Following are examples of how many currently talk about public schools in the United States:
Our schools are failing Our colleges of education do a terrible job of preparing new teachers Teacher unions only care about the adults in the system The US is losing its leadership place in the world because our students perform poorly on international tests The teaching force in the US comes from the bottom half of their class
I could go on, but you get the idea. As someone who has spent her career in public education and who now works with the leadership of the 16 major organizations representing K-12 education practitioners, parents, and elected officials, I know first-hand that the statements listed above are not true or fair, nor do the commonly held beliefs they reflect contribute anything to the work we all acknowledge needs to be done to ensure all public schools serve their students well.
What I do know is true is that everyone involved in public education agrees that we need to make changes in the way we fund, organize and deliver education to an increasingly diverse student population. What we also agree on is that teacher preparation needs to be rigorous, include field experience and assume a workplace that will continue to support ongoing professional learning, so that teachers become more adept in their work as they become more experienced. What is also true is that the organizations in the Learning First Alliance (LFA) are all in the midst of efforts to gather and share the latest experiential and academic research that informs school improvement and is based on real evidence of effectiveness. I would call these efforts “reform” except that term has also been hijacked in service to the assumptions listed above.
For LFA organizations and the members they represent to be successful in their thoughtful, evidence-based, solution-driven initiatives in support of public education improvement, we need to change the way we talk about our public schools and the professionals who work in them. Following are a few suggestions around the statements at the beginning of this post:
Instead of “Our schools are failing,” let’s try, “Public schools need to get better at meeting the needs of all our students, regardless of socioeconomic class or ethnicity. And, we all need to work on this together to be successful.” Instead of “Our colleges of education do a terrible job of preparing new teachers,” let’s try, “Teacher preparation needs to be remodeled to provide more field experience, mentoring and rigorous course work. This work is already underway in many colleges of education across the nation.” Instead of “Teacher unions only care about the adults in the system,” let’s try, “Teacher unions provide a collective voice for classroom practitioners at the local, state and national level and have for some time focused on supporting improved classroom practice. High performing school districts have strong, collaborative relationships with their teacher union.” Instead of “The US is losing its leadership place in the world because our students perform poorly on international tests,” let’s try, “International tests provide valuable data for us as we work on improving our public system, and we should closely examine approaches high performing countries use in their education systems to learn from them. However, standardized test scores are only one data point and should be viewed in the context of cultural differences and student populations.” Instead of “The teaching force in the US comes from the bottom half of their class” (for the record: this statement is not true, but I won’t address that now), let’s try “Effective teachers need a variety of skill sets and should be intellectually curious and knowledgeable in their field. Teacher preparation institutions should ensure that only the most qualified candidates enter their programs.”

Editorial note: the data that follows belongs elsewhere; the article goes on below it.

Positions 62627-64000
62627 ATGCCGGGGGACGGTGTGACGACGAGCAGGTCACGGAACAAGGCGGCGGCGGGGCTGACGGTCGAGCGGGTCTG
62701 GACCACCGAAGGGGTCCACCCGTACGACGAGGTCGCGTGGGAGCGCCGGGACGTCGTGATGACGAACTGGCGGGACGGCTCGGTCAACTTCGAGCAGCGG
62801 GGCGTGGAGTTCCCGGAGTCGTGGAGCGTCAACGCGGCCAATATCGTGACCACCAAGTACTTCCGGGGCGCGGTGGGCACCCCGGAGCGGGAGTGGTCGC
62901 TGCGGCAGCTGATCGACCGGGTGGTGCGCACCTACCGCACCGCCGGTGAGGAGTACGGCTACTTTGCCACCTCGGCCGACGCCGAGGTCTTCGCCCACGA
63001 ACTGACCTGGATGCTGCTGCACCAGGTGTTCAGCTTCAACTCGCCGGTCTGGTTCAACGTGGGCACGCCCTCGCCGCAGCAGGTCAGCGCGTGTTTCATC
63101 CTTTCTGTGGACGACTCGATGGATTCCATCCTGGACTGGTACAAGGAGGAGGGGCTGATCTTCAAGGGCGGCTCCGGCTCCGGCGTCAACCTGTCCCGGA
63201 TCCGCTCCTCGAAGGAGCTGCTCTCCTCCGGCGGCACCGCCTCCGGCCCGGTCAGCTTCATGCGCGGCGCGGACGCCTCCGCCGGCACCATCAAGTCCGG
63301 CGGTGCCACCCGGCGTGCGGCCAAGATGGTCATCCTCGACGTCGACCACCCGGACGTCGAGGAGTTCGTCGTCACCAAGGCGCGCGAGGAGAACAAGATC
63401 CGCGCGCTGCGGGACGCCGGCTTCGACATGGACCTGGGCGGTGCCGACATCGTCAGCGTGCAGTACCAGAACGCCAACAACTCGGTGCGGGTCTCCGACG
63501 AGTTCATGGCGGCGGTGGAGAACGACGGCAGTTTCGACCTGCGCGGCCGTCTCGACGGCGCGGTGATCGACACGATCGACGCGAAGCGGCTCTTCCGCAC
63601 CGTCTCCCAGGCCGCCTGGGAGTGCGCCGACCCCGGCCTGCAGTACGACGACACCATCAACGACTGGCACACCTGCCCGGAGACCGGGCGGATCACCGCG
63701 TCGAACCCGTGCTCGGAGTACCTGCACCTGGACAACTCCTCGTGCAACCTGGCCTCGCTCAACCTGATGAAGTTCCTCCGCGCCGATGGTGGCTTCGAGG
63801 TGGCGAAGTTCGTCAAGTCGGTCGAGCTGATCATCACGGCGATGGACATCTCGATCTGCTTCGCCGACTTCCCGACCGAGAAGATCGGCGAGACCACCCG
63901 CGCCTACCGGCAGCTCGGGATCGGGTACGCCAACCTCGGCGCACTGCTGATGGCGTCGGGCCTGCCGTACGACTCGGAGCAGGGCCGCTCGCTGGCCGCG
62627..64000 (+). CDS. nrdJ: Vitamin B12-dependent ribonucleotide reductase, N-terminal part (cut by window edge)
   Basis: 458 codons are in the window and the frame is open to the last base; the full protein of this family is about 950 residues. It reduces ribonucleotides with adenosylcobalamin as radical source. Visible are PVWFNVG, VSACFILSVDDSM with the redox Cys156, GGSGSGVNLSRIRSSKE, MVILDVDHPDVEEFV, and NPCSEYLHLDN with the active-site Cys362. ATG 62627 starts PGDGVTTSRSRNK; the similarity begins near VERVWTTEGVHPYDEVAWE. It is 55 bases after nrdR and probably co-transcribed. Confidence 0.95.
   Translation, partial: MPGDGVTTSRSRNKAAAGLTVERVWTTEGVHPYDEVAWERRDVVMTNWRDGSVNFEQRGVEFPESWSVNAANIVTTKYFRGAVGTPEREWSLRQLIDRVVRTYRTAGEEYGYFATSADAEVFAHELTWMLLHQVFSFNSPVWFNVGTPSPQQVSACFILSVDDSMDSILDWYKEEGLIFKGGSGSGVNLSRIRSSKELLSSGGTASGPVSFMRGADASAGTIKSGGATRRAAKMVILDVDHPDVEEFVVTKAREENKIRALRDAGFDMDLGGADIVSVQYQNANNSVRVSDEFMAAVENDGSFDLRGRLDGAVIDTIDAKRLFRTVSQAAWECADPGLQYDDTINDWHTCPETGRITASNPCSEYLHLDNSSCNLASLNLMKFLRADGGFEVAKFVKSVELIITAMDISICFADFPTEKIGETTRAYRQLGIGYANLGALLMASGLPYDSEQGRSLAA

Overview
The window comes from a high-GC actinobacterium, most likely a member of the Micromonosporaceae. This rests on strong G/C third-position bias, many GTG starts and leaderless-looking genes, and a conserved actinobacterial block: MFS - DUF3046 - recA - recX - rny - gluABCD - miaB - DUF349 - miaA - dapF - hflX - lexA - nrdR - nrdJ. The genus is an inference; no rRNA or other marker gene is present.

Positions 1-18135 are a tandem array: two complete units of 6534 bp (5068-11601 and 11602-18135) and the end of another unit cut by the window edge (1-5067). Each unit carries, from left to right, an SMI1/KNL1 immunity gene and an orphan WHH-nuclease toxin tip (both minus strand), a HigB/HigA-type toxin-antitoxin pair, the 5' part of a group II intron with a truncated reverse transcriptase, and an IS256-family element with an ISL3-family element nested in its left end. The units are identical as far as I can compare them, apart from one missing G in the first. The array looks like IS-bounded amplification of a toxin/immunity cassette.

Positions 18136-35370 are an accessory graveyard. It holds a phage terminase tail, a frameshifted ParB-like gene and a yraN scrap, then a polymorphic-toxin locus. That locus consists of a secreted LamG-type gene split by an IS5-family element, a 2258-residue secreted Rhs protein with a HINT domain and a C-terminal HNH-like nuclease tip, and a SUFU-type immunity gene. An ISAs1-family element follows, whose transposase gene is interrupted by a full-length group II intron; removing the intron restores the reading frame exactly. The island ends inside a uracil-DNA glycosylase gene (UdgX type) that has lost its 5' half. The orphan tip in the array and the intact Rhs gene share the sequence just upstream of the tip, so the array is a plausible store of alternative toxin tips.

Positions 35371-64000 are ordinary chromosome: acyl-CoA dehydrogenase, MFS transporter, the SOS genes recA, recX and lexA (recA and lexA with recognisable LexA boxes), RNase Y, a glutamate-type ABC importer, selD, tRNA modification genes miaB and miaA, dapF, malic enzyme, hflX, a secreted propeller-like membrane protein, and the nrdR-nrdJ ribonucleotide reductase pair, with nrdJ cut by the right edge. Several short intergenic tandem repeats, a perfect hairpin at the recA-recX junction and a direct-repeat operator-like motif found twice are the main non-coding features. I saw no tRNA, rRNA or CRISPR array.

If we want our public schools to get better and be as good as we need them to be, we need to change our conversation from accusatory to solution-driven. The current vocabulary, in addition to being inaccurate, impedes real “reform” that is systemic, collaborative and effective.
This year the Learning First Alliance is launching a messaging campaign to frame the conversation about our public schools in a way that reaffirms the importance of the publicly-funded universal education opportunity and highlights work underway and strategies for working together to implement change. Our work is based on the core value statement: Strengthening our public schools is the best way to ensure our children’s future success and our country’s prosperity.
Our key messages are:
All children have the right to a public education that prepares them for college, careers and citizenship. Quality public schools build the knowledge and skills young people need to succeed in a global knowledge-based world. Communities are stronger and schools are better when we all work together to support public education.
Our local public schools and the professionals who work in them are our greatest historic asset. Join us in moving the conversation beyond pointing fingers to find fault to working together to ensure that all our children have the future they deserve.
Views expressed in this post are strictly those of the author and do not reflect the endorsement of the Learning First Alliance or any of its members.
The opinions expressed in Transforming Learning are strictly those of the author(s) and do not reflect the opinions or endorsement of Editorial Projects in Education, or any of its publications.